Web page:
Toronto-based Iranian artist Mahsa Merci’s solo exhibition culminates two years of creation and the examination of the restrictiveness of social norms, especially for the LGBTQIA+ community.
Walking into the exhibition space, one is struck by the sheer range of both scale and media. Human-sized sculptures coexist with tactile paintings and video animation that reinforce the artist’s aim to show different aspects of gender, identity, sexuality, and beauty that upend patriarchal norms through multimedia. One sees portraits depicting members of the LGBTQIA+ community: gender fluid, confident, directly facing the viewer. From the stubble of facial hair to a small tattoo on a forearm, the minute detail draws one in closely and intimately. She recounts what led to this microscopic exploration: “I was staring at myself in the mirror for a long time and touched my face, my skin, my pimples, nose, my lips, my scars. They were me, my beauty and imperfections, a combination of qualities, shapes, colours, and textures.”
Then, there are the disembodied heads: one on a tall transparent pole, another held in a giant hand like a morbid trophy. There is a certain grotesquery, sometimes underlying and sometimes speaking over beauty. Another sculpture head peers into a mirror encircled by a small wax figure. This is not so much about a quick check in a moment of self-consciousness brought on by the onslaught of superficial media images but a portal to the unconscious, to find Merci’s reality of identity—which is never just light and pretty. In witnessing this moment of privacy, of looking in a mirror tone’s one’s inner self, the viewer experiences a fast bond with the artist’s figures and ultimately the artist herself.
Merci invites viewers to come closer, even to touch, and discover the range of emotions her figures convey. Like reading a novel, the viewer follows the characters—interprets them, interacts with them, and ultimately relates to them. Proximity and the permission to touch provide an openness to the viewer that is the cultural exception, reminding us of the safe distance and the non-disclosure the LGBTQIA+ community must often keep, in some cases, simply to stay alive. References to Islamic architecture frame some of the portraits as well, a reminder of both cultural identity and the oppression of LGBTQIA+ cultures in a society in which Merci faced censorship and oppression as an artist and a queer woman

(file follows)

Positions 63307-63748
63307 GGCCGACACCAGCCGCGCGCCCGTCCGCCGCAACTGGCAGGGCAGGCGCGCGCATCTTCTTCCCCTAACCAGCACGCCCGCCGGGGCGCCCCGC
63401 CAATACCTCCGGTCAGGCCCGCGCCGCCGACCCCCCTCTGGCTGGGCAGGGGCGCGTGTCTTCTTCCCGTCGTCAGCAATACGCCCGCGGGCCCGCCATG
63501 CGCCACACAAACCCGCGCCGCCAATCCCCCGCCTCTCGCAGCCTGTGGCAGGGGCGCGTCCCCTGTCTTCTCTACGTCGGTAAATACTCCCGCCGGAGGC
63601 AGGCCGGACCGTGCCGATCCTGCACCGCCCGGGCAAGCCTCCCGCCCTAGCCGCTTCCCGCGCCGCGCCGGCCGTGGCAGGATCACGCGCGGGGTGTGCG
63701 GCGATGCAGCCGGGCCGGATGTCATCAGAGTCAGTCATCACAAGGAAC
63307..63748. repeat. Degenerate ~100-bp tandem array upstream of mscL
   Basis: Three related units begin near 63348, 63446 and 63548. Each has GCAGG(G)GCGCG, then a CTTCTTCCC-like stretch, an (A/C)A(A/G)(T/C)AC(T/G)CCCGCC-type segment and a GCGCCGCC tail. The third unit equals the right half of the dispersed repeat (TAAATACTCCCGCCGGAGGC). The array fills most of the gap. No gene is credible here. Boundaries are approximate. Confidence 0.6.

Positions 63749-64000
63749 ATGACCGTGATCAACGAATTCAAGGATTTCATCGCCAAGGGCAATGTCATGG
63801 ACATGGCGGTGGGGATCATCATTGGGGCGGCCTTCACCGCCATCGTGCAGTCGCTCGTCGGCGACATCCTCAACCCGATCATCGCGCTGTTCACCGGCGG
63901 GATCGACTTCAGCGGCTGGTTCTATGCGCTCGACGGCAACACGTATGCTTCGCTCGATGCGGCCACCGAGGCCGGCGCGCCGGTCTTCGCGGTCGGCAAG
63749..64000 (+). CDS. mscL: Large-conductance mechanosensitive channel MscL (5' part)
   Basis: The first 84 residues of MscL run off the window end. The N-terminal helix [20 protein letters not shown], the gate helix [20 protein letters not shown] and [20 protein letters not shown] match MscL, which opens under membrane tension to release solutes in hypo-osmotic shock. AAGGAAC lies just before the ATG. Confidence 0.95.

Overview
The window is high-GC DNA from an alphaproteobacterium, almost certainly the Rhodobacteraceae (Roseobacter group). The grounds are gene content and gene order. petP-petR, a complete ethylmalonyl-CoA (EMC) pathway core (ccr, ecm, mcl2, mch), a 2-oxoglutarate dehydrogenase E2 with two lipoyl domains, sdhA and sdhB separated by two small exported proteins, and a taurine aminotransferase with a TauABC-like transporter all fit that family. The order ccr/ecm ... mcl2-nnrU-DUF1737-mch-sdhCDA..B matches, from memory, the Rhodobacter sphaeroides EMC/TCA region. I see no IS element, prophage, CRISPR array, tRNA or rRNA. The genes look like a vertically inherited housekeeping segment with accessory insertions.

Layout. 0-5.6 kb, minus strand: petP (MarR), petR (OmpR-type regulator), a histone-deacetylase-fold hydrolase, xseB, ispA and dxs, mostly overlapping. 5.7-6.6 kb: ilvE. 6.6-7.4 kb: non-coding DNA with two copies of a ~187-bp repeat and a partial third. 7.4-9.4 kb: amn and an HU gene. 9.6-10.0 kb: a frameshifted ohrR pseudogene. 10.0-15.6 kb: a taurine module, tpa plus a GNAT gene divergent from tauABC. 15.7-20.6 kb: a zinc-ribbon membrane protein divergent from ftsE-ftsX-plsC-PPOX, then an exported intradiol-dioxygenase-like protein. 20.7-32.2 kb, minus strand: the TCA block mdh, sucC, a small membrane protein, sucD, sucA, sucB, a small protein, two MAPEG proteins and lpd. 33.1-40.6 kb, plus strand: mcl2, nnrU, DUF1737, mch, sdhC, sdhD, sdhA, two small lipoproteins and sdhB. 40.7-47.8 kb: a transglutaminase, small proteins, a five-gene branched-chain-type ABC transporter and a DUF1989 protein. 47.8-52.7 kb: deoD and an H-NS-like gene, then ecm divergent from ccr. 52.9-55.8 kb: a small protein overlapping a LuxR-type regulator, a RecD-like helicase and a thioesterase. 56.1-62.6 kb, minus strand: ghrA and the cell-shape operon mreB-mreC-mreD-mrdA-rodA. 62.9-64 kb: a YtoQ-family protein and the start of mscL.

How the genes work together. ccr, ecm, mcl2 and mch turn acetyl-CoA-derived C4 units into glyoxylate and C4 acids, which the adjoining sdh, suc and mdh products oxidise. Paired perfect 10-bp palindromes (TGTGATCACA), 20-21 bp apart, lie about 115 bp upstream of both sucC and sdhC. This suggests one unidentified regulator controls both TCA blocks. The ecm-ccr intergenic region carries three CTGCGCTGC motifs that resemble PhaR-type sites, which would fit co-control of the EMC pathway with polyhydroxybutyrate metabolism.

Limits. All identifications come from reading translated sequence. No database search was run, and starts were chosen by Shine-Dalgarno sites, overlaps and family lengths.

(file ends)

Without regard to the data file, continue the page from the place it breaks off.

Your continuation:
In this exhibition, Merci’s figures are no longer Others in straight society. The exhibition opens boundaries, mixing beauty and the macabre for the sake of reflection rather than spectacle—a dramatic contrast to the spectacular but cold and distant stream of sex and violence that is the internet.
Mahsa Merci, born in 1990 in Tehran, Iran, holds a Bachelor’s degree in Graphic Design from Tehran University of Art and a Master of Painting from the University of Manitoba, Canada. She has exhibited her work in over thirty-five solo and group exhibitions in the US, Italy, UAE, India, Cyprus, Canada, and Iran. Her artworks have appeared in a range of visual art publications in Iran, the UK, the US, and Norway.
October 28 - January 15 | 11 AM - 6 PM
165 Niagara St, Toronto, ON M5V 1C6